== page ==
I have seen it explained that Dear Evan Hansen is meant to be a satire and critique of people using tragedy for personal gain, and of people trying to make themselves seem more important and connected than they actually are. That You Will Be Found is supposed to feel threatening. The moment when Evan fully gives into the lie. But if this is Dear Evan Hansen's intent, it fails miserably.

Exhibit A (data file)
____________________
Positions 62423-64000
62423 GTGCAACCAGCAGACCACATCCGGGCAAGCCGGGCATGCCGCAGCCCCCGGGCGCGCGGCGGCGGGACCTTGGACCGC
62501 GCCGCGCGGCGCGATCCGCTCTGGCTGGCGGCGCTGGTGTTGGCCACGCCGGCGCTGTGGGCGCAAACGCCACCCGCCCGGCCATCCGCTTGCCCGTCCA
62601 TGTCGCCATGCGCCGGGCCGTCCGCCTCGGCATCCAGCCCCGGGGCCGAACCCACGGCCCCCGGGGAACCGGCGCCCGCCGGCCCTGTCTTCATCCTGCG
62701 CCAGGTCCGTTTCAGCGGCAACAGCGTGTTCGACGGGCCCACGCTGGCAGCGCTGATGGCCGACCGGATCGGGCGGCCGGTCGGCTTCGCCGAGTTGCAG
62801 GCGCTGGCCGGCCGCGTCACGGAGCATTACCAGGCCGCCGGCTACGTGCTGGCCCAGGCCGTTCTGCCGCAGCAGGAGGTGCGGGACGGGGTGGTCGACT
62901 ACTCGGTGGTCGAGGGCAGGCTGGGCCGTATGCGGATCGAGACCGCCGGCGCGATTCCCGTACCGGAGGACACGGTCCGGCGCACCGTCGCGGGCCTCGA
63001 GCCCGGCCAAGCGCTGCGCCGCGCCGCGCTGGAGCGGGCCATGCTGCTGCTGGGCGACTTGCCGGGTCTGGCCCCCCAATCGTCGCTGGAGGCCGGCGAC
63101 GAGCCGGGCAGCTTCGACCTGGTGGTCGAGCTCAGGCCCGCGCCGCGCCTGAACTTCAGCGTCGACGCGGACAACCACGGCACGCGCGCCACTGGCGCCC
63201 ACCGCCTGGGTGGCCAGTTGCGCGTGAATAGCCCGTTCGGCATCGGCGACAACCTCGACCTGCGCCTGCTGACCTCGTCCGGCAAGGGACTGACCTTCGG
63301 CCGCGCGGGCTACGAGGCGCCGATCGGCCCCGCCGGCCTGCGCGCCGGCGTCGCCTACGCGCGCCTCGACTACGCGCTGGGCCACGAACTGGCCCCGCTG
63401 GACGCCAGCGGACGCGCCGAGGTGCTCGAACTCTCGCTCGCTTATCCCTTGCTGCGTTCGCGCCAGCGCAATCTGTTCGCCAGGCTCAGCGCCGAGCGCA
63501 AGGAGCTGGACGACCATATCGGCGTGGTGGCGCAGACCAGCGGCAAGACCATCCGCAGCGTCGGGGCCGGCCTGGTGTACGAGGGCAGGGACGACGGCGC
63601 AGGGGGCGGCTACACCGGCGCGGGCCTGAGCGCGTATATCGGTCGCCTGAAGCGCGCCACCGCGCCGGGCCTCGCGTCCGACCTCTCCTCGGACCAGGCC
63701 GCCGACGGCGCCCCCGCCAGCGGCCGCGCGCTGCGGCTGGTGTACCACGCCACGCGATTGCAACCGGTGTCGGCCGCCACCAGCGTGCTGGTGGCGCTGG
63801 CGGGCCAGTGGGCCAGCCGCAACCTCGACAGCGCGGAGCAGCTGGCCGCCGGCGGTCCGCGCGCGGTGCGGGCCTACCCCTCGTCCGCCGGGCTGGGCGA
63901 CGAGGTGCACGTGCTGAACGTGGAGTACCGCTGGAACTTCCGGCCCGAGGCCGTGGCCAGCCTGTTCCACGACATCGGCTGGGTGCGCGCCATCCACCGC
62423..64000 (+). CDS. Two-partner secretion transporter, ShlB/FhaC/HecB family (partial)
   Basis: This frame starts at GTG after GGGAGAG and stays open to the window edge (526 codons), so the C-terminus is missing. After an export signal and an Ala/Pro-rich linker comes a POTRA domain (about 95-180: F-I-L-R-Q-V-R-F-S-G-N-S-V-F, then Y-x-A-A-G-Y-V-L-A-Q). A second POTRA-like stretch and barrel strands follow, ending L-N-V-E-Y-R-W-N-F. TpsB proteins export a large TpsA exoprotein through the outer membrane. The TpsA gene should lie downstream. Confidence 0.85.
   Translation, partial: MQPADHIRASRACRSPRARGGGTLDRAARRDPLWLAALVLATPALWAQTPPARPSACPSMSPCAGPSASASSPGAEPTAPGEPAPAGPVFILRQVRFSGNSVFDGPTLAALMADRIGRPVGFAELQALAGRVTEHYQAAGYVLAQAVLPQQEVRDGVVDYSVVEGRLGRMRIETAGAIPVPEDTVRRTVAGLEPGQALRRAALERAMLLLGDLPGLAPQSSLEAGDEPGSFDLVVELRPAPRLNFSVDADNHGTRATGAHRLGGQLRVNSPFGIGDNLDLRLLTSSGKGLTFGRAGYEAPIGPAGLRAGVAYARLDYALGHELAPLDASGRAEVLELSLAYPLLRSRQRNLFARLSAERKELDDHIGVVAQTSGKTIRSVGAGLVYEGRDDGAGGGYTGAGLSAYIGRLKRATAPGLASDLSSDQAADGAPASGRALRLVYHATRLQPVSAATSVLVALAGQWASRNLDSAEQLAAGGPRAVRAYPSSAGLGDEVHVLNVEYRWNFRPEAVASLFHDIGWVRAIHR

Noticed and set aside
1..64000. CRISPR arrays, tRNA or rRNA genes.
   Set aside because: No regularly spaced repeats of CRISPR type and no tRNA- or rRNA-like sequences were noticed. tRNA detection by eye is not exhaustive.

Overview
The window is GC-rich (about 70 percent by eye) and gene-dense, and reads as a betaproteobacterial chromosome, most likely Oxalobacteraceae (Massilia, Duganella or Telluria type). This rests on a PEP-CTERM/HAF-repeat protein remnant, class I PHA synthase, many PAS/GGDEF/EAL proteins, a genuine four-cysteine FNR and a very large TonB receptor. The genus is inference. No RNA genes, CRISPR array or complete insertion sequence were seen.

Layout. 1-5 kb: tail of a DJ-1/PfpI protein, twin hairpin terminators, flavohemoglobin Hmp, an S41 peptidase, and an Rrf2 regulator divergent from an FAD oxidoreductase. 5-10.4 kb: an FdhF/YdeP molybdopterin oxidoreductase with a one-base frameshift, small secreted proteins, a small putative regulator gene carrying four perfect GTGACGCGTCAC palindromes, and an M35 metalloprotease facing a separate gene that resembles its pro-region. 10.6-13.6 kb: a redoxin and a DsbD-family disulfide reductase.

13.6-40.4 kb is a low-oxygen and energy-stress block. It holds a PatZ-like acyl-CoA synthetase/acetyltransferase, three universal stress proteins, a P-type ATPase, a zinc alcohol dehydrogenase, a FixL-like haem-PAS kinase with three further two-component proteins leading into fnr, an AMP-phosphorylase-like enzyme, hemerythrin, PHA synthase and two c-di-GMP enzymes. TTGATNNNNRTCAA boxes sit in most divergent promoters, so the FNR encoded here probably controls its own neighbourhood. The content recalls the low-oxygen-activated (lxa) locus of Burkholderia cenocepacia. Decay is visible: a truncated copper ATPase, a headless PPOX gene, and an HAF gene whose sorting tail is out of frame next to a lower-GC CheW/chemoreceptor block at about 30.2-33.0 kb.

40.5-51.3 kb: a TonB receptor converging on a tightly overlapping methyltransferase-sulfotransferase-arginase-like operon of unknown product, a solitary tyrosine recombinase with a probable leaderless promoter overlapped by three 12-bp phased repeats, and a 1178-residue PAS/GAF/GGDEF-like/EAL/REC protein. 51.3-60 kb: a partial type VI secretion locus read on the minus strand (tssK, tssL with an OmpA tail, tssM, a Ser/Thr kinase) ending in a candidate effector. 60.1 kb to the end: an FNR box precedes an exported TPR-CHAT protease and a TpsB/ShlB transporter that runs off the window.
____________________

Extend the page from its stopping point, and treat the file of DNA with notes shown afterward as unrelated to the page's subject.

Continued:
Parade is a musical I like quite a bit. It has a book by Alfred Uhry and a score by Jason Robert Brown, and it tells the true story of Leo Frank, the superintendent of a pencil factory in Atlanta. One of his employees, thirteen-year-old Mary Phagan, is murdered, and he is scapegoated because he's Jewish and this is 1913 Georgia. At the trial, in the musical, Mary Phagan's mother sings a touching ode entitled "My Child Will Forgive Me," which, if well-performed, is sure to draw tears from the audience. It builds our sympathy for Mrs. Phagan, and makes us want just as much as her to find and convict the murderer. And then she blurts out the final line, "And so I forgive you... Jew!" The accusatory exclamation of "Jew!" suddenly drags the audience back to their senses, and we realize with a fright just how easily we were swayed by the song's pathos. Jason Robert Brown does this again and again throughout the musical, drawing us in with wonderful and engaging songs, and then tossing us back to the ground with the revelation that we can be just as easily swayed by mob mentality as any of the characters on stage.